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Many animals demonstrate altruism. Mammals are particularly well-renowned for this. We've even got stories on this site that show altruism in bees. But now scientists at the University of Sheffield in the UK have demonstrated altruism in ants.
They have discovered that not only do pharaoh ants lay trails of pheromones that lead their nest-mates to food
-- the considerate insects also put up chemical "no entry" signs in front of unfruitful foraging routes.
Elva Robinson and her colleagues at the University of Sheffield in the UK observed foraging pharaoh ants. "They seemed to know in advance of a junction in their foraging route that some routes were not worth bothering with," she says. "The ants tended to veer away some 3 centimetres ahead of a fork leading nowhere." To find out what was going on, the researchers allowed the ants to forage on a paper surface. They then cut out the fork of a barren branch from the paper and laid it on another sheet of paper on a branch of a fork which had previously led to food.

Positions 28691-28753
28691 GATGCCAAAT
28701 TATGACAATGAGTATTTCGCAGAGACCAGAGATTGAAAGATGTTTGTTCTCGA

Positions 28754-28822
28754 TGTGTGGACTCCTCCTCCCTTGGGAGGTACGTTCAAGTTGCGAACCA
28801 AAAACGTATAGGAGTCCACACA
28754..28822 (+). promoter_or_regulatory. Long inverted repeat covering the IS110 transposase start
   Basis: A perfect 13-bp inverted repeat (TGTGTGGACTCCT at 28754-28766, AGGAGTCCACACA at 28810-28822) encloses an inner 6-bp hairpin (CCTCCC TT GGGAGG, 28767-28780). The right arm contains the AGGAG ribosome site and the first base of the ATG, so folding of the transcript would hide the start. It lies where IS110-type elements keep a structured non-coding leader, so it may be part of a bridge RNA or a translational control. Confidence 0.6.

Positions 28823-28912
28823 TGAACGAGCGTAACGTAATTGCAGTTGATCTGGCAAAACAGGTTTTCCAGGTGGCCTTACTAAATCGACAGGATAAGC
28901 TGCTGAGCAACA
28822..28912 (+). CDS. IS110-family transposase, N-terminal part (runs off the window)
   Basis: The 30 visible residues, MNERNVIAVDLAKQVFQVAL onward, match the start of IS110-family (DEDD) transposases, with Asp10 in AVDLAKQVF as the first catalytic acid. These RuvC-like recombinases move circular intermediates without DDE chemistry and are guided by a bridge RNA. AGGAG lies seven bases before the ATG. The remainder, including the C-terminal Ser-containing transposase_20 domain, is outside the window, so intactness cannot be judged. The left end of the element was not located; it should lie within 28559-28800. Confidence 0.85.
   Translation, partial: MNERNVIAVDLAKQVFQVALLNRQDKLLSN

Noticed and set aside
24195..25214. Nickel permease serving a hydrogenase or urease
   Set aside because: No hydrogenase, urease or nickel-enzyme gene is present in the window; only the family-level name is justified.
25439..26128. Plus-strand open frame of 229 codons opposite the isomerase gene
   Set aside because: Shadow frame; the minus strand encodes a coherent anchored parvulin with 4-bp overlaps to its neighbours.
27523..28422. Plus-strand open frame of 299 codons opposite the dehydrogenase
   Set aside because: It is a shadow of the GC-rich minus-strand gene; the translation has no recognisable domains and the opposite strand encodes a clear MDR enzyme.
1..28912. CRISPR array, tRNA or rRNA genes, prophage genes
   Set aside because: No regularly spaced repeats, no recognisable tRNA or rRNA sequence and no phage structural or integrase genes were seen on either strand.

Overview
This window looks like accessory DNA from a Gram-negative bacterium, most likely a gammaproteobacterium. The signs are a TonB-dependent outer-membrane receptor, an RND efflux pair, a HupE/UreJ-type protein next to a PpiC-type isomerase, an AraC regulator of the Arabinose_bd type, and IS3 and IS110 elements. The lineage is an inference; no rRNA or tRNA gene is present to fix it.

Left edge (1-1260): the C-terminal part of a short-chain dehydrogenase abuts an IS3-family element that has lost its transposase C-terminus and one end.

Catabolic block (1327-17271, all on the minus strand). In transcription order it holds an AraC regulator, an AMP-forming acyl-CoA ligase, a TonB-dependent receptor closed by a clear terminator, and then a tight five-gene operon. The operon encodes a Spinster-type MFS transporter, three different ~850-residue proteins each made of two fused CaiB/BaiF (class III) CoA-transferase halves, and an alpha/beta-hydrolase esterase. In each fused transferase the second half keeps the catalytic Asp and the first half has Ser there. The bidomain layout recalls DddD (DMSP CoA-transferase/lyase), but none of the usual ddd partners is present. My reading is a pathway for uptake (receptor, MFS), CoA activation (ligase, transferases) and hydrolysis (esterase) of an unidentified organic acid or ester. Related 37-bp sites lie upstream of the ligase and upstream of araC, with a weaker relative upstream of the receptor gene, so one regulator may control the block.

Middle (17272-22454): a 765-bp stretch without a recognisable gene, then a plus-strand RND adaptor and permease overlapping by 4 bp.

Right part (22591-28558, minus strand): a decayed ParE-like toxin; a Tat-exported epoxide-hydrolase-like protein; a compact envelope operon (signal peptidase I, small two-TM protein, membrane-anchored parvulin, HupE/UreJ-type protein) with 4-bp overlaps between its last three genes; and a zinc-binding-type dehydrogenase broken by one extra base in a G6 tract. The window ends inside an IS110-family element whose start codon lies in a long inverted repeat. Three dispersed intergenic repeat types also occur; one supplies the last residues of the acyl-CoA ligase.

They found that 71 per cent of ants chose the control "clean" branch and the remainder did a U-turn back to the nest, suggesting that the ants use a pheromone repellent to mark unrewarding routes.
If this is confirmed, Robinson says a synthetic version of the pheromone might make a good pest control to keep ants away from food cupboards.
See other research on pharaoh ants from the University of Sheffield here
Source: Nature/New Scientist